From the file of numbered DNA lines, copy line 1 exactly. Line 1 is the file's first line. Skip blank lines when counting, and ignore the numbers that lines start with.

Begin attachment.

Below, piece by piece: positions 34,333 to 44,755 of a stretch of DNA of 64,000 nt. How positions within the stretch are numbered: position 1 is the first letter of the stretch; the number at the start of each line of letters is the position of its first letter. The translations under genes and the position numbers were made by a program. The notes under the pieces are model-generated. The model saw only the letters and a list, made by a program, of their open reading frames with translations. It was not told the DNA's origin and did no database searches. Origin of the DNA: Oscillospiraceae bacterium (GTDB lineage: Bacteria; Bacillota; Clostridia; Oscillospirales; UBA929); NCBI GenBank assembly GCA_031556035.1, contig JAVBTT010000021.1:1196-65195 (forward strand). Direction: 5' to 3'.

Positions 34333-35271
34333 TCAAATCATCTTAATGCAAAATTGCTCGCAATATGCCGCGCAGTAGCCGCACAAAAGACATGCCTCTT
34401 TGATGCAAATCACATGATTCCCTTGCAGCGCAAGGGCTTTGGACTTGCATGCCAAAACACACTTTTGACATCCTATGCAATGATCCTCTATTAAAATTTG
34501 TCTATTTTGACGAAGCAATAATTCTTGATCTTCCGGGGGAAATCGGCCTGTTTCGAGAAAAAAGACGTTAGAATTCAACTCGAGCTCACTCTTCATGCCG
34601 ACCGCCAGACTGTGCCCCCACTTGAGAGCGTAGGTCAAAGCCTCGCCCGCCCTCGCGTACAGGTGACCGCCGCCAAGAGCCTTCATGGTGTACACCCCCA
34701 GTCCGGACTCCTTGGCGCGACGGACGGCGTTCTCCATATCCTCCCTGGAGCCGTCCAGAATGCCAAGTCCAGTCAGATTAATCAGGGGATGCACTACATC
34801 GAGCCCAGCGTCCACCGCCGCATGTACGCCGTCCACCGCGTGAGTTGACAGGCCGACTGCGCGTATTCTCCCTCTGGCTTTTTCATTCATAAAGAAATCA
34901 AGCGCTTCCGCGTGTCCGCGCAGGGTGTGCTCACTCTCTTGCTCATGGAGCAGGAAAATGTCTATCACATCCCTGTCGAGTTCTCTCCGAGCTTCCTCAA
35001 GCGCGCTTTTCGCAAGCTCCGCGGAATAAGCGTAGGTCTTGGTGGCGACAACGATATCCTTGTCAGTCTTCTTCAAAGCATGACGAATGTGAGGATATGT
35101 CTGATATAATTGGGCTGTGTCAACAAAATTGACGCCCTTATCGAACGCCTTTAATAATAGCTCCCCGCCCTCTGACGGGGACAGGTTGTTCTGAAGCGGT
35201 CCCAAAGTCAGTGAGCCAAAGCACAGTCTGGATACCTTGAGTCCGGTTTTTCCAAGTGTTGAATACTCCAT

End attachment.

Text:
Below, piece by piece: positions 34,333 to 44,755 of a stretch of DNA of 64,000 nt. How positions within the stretch are numbered: position 1 is the first letter of the stretch; the number at the start of each line of letters is the position of its first letter. The translations under genes and the position numbers were made by a program. The notes under the pieces are model-generated. The model saw only the letters and a list, made by a program, of their open reading frames with translations. It was not told the DNA's origin and did no database searches. Origin of the DNA: Oscillospiraceae bacterium (GTDB lineage: Bacteria; Bacillota; Clostridia; Oscillospirales; UBA929); NCBI GenBank assembly GCA_031556035.1, contig JAVBTT010000021.1:1196-65195 (forward strand). Direction: 5' to 3'.